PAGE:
I do not like Who are these Children? I understand that they are written from a socialist and a pacifist standpoint and that hardly represents my political take on life. However, I have long admired the writing of William Soutar and like most listeners I can shrive my conscience of preconceptions so as to be able to listen to a musical work of art. Soutar served in the Royal Navy during the Great War so he has personal experience of much that he condemns in his writings. But no matter how hard I try, I cannot get my head round this work. Perhaps it is the fact that the cycle has some thirteen songs or bits of song? Maybe it appears a bit disjointed? Or could it be that the Scottish accent grates on me -  I am a Scot. I do not know. Taken individually I appreciate the poems - even those that are explicitly violent.
To be fair to Britten, he has made a wise choice of texts. Only four of them are truly morbid in their ‘ever so true’ analysis of man’s inhumanity to man. The other poems are ‘lyrics, rhymes and riddles’ that explore a number of issues and evoke a variety of moods. Somehow I find this song-cycle hard work to listen to. Daniel Norman’s singing does not make it any easier for me – especially his Scots accent. I must confess that I do not know how this cycle can be performed convincingly by any singer: the depth of the poems demands more than a contrived Harry Lauder patois.
This CD is interesting in one key respect. The additional numbers which form appendices to Winter Words and Who are These Children? are included.  The songs were published in the latest scores of these cycles with the strict instruction that they are not to be given as an integral part of the work. This admonition is held to by Norman and Gould: the songs are presented after the three main works. In fact they are even mixed up!
It is the first time that I have heard these works and my first reaction is to be quite glad that they are not included in the ‘official’ batting order of the song-cycles. This is especially so with ‘If it’s ever spring again’ and The Children and Sir Nameless. I truly believe that they would upset the balance of the work. Yet this not to deny their importance. Both songs are settings of ‘typical’ Thomas Hardy texts. Both are fine songs in their own right and well deserve their place in the canon of English song.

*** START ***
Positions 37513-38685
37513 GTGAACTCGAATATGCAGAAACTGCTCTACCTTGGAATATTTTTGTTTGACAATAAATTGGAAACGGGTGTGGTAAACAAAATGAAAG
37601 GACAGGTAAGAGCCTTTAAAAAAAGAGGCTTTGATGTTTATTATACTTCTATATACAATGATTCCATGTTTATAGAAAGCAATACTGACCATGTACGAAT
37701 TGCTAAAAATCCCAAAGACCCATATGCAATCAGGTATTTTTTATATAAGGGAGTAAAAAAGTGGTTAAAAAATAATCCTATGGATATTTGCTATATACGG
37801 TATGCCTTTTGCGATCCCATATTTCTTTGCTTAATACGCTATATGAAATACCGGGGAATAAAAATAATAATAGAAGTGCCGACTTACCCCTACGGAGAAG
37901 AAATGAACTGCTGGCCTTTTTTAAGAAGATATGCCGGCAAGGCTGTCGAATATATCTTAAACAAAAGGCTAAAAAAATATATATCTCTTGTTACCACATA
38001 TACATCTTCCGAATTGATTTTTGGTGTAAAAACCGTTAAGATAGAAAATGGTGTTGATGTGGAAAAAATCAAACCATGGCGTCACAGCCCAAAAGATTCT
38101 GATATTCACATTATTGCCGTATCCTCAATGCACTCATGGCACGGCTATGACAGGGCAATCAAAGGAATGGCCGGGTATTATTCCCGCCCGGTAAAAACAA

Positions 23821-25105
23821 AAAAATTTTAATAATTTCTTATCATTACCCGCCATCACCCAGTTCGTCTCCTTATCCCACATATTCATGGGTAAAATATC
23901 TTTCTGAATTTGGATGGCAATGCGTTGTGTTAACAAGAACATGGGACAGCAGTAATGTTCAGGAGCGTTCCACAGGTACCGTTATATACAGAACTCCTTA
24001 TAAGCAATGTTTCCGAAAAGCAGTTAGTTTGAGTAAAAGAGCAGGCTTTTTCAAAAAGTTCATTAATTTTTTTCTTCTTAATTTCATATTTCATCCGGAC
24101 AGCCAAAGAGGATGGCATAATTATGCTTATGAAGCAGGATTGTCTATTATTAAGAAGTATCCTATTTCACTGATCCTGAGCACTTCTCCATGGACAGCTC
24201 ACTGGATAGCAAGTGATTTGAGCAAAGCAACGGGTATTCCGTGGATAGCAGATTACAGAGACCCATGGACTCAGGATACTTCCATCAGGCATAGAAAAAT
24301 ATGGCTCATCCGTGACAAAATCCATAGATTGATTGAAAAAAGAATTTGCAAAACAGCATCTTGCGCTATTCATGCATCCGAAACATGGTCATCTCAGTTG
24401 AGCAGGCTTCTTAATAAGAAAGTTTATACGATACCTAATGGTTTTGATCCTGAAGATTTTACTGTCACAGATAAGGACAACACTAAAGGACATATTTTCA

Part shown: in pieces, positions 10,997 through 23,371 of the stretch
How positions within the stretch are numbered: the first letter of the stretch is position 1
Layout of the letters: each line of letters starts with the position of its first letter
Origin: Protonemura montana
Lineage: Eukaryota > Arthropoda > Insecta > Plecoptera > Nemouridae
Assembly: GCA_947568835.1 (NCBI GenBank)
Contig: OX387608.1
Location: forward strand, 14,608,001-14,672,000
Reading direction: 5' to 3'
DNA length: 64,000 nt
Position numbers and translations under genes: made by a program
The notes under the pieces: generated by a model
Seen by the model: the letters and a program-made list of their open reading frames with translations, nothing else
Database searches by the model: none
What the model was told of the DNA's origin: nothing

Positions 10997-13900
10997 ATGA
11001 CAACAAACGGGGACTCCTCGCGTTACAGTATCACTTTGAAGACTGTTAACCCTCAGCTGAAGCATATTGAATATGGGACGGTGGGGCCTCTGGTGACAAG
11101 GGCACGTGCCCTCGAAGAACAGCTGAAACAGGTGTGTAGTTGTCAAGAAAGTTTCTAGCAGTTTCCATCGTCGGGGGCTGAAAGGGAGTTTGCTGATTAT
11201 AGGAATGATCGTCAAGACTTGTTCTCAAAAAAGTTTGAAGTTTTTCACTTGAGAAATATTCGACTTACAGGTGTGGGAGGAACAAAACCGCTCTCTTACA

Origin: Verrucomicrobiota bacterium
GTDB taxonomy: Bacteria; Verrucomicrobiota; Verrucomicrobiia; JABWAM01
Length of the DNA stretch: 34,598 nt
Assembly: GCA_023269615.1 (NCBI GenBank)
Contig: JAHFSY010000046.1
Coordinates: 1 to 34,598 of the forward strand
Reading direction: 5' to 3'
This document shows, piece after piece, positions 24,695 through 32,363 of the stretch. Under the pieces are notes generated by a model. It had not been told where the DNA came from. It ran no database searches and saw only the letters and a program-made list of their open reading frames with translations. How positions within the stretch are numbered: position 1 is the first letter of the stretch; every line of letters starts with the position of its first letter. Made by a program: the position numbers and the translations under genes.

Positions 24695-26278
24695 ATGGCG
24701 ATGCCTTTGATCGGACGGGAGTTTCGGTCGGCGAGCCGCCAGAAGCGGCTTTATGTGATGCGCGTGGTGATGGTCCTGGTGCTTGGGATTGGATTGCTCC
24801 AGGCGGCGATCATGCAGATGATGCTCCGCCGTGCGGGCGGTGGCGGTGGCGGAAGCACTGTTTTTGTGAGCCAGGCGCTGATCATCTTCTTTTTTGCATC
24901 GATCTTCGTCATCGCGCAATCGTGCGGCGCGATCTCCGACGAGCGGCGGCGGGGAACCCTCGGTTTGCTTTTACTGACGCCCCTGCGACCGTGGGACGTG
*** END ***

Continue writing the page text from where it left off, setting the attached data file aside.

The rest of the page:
The Soutar additional poems could well have been incorporated into the song-cycle –except for the fact that it would have made it over-long and complex.
I worry a little about the balance of this CD. When the music is relatively quiet the piano sometimes seems almost to drown out the soloist. Yet in the louder passages I found myself having to turn down the volume.
All in all this is a ‘mixed’ CD. It will never become my preferred choice for Winter Words – that will remain Peter Pears with all his faults! I guess that it is Pears’ ‘intimacy’ that wins out in the end. However, the Burns Songs are masterly and the additional songs are welcome ‘for the record.’
And finally, I do wonder why BIS chose to record Ca’ the Yowes. This arrangement was made in 1951 and was published as part of ‘Folk Song Arrangements Volume 5 British Isles’ in 1961. Perhaps they felt it was a nice way to round off a disc of music which had a large Scottish element. Whatever the reason it is a lovely way to conclude this CD – and as an encore it would bring the house down (and ne’er a dry e’en) in any recital given by Messrs Norman and Gould!
John France